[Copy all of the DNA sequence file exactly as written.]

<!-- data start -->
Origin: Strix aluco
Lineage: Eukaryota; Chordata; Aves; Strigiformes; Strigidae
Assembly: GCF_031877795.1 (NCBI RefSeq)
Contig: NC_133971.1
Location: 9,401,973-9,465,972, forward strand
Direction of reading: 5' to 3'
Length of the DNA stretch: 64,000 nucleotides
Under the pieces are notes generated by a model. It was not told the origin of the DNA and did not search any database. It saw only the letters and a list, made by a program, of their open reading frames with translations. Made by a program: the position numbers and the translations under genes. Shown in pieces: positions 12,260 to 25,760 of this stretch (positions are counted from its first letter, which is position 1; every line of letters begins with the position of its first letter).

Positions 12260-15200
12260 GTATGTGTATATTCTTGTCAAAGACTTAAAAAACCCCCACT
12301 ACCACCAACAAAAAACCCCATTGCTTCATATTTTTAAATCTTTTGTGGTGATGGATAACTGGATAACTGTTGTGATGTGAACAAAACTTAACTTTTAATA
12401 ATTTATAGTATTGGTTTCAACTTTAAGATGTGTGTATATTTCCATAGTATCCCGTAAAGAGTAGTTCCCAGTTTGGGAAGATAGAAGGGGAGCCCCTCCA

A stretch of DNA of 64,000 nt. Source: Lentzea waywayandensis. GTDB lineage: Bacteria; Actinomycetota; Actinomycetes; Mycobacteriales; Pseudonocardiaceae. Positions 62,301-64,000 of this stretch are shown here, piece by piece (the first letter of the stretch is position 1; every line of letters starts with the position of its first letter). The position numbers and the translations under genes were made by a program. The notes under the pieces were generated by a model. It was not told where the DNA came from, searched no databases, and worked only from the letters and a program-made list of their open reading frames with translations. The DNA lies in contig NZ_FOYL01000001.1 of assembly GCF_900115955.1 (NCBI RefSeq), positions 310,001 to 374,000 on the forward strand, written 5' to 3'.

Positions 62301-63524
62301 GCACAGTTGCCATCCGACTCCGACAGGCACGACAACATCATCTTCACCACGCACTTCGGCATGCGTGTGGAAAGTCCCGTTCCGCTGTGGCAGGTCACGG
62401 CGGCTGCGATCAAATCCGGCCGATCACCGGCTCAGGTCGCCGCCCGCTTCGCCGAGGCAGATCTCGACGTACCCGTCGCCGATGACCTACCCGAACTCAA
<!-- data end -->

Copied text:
Origin: Strix aluco
Lineage: Eukaryota; Chordata; Aves; Strigiformes; Strigidae
Assembly: GCF_031877795.1 (NCBI RefSeq)
Contig: NC_133971.1
Location: 9,401,973-9,465,972, forward strand
Direction of reading: 5' to 3'
Length of the DNA stretch: 64,000 nucleotides
Under the pieces are notes generated by a model. It was not told the origin of the DNA and did not search any database. It saw only the letters and a list, made by a program, of their open reading frames with translations. Made by a program: the position numbers and the translations under genes. Shown in pieces: positions 12,260 to 25,760 of this stretch (positions are counted from its first letter, which is position 1; every line of letters begins with the position of its first letter).

Positions 12260-15200
12260 GTATGTGTATATTCTTGTCAAAGACTTAAAAAACCCCCACT
12301 ACCACCAACAAAAAACCCCATTGCTTCATATTTTTAAATCTTTTGTGGTGATGGATAACTGGATAACTGTTGTGATGTGAACAAAACTTAACTTTTAATA
12401 ATTTATAGTATTGGTTTCAACTTTAAGATGTGTGTATATTTCCATAGTATCCCGTAAAGAGTAGTTCCCAGTTTGGGAAGATAGAAGGGGAGCCCCTCCA

A stretch of DNA of 64,000 nt. Source: Lentzea waywayandensis. GTDB lineage: Bacteria; Actinomycetota; Actinomycetes; Mycobacteriales; Pseudonocardiaceae. Positions 62,301-64,000 of this stretch are shown here, piece by piece (the first letter of the stretch is position 1; every line of letters starts with the position of its first letter). The position numbers and the translations under genes were made by a program. The notes under the pieces were generated by a model. It was not told where the DNA came from, searched no databases, and worked only from the letters and a program-made list of their open reading frames with translations. The DNA lies in contig NZ_FOYL01000001.1 of assembly GCF_900115955.1 (NCBI RefSeq), positions 310,001 to 374,000 on the forward strand, written 5' to 3'.

Positions 62301-63524
62301 GCACAGTTGCCATCCGACTCCGACAGGCACGACAACATCATCTTCACCACGCACTTCGGCATGCGTGTGGAAAGTCCCGTTCCGCTGTGGCAGGTCACGG
62401 CGGCTGCGATCAAATCCGGCCGATCACCGGCTCAGGTCGCCGCCCGCTTCGCCGAGGCAGATCTCGACGTACCCGTCGCCGATGACCTACCCGAACTCAA